CMS began phasing out the Medicare Inpatient Only (IPO) list on Jan. 1, 2021, starting with 282 mainly musculoskeletal-related procedures. The remaining ≈1,400 procedure codes on the list will be phased out completely by 2024.
When we analyzed how the policy would affect providers, we found that impact will be concentrated on joint replacements and spinal fusions during the first year of the phase-out, totaling up to $7.3 billion of inpatient revenues potentially at risk of lower reimbursement nationwide.
The second phase of removal will have similar aggregate impacts at the national level, but will affect a much broader range of services. In the long term, we expect secondary effects such as shifts in commercial coverage, administrative burden, and future competition from ambulatory surgical centers (ASCs) to have an equal if not greater financial impact.
While this analysis quantified the national impacts of the policy, individual hospitals can use our methodology to identify inpatient cases related to the IPO list that might now be susceptible to shifting outpatient.
A deep dive into our approach
To conduct our analysis, we first acknowledged two complications that arise when you try to calculate impact:
- Identifying vulnerable volumes: Procedures removed from the IPO list are denoted by CPT codes—but inpatient claims are associated with MS-DRGs. This means you need to crosswalk codes between settings to identify which inpatient claims might be affected.
- Pinpointing likely shifts: Even after identifying affected procedures, only some of the encounters will be good candidates for outpatient care delivery and/or have a likelihood to shift.
To solve for these complications, we converted all CPT/HCPCS codes on the Medicare IPO list into a comparable set of inpatient procedure codes (ICD-10-PCS). We cross-walked a sample of relevant physician claims (Part B) to their related inpatient claims (Part A), then referenced the primary ICD-10-PCS procedure codes billed on those Part A claims.
Using this crosswalk, we identified all Medicare fee-for-service claims that had one of these ICD-10 codes listed as the primary procedure.
We also used the following parameters to isolate those encounters that had the highest likelihood to shift:
- Uncomplicated cases: Claims without a complication or comorbidity (CC) or a major complication or comorbidity (MCC), as specified by MS-DRG codes
- Short-stay patients: Length of stay (LOS) of two days or less
How to identify vulnerable volumes at your hospital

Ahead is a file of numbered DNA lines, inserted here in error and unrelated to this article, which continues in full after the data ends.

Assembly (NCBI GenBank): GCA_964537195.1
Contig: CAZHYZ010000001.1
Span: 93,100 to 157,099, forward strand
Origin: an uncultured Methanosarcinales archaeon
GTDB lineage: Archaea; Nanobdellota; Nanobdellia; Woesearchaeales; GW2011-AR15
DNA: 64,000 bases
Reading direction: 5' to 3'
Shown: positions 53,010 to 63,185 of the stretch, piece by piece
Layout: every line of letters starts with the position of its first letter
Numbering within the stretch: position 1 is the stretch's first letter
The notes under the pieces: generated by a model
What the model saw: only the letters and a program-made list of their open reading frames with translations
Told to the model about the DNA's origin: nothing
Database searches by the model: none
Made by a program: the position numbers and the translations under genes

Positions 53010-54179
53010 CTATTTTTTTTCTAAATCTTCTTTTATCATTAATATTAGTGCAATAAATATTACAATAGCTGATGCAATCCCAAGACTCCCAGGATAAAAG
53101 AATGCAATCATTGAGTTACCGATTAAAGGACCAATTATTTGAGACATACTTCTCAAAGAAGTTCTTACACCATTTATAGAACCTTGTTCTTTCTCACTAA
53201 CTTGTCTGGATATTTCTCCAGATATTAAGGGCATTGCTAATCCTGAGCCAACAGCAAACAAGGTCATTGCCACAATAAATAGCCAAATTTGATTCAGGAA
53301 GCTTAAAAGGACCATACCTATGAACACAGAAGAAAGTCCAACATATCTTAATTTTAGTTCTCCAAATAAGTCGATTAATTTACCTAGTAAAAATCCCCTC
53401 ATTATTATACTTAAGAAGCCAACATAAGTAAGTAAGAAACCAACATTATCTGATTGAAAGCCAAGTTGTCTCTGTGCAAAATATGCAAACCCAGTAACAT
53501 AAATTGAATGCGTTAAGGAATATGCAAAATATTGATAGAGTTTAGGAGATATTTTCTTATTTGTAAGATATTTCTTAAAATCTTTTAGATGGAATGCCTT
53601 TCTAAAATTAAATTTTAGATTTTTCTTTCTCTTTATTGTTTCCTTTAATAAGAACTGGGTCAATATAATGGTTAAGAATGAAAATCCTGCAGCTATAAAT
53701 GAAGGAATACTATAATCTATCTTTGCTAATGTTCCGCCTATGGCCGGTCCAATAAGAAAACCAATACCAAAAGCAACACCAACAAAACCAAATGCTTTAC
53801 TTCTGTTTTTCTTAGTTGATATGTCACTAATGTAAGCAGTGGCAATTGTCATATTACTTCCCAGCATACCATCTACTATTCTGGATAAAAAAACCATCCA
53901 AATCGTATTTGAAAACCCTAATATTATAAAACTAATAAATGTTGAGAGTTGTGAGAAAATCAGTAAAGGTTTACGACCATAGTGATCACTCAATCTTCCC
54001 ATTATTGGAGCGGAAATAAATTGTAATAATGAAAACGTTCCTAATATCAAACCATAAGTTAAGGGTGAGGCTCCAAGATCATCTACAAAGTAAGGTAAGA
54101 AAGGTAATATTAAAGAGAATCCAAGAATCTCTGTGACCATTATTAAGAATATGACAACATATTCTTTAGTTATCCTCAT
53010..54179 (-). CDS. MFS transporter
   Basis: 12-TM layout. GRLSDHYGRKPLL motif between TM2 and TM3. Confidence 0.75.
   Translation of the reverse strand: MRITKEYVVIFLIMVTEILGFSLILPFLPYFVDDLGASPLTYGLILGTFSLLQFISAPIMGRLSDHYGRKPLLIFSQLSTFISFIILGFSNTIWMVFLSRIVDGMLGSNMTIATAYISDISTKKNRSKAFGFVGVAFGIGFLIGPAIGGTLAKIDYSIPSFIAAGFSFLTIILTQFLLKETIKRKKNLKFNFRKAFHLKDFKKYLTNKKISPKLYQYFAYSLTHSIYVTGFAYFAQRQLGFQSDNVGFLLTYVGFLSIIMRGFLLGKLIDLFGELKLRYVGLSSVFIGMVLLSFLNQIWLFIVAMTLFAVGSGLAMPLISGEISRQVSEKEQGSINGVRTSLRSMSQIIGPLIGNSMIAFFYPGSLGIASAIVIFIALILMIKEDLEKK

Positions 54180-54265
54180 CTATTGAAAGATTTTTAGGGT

You can apply a similar methodology to find even more precise and facility-specific results at your hospital.
Specifically, follow these steps to identify your organization's Medicare volumes and associated inpatient revenues now potentially at risk of losing inpatient payment status:
- Identify all professional/outpatient (Part B) claims with a either a CY 2021 or CY 2022-2023 CPT code coming off the IPO List.
- Link relevant Part B claims to their corresponding inpatient claims (Part A), ensuring full capture of relevant claims for a given facility.
- Apply similar exclusions employed in this analysis (see appendix on p.16 here) to isolate relevant, uncomplicated, short-stay cases most at-risk.
- Calculate optimistic, pessimistic, and most likely scenarios for the volume that could shift over time, and the resulting financial impact.
- Repeat steps one through four to estimate impact among commercial payer segments if similar shifts occur.
This approach will provide you and your analytics team with full visibility into your claims affected by the rule change. You can then assess the volumes, and associated revenues, that are most likely to shift.
Local market factors such as clinician behavior, patient preferences, and competitor strategies will affect how much you may stand to lose. Use our Outpatient Shift Estimator to evaluate the impact of these factors on procedural volumes.
Evaluate secondary impacts and local market factors
After identifying which volumes might be at-risk as a result of this policy change, you should assess the likelihood of secondary implications, both within and beyond the Medicare domain.
When CMS deems a service reimbursable in the outpatient setting, it can lead to commercial payers adopting the outpatient setting as their default setting (if they haven't done so already). It can also propel broader shifts in site of care preferences among clinicians.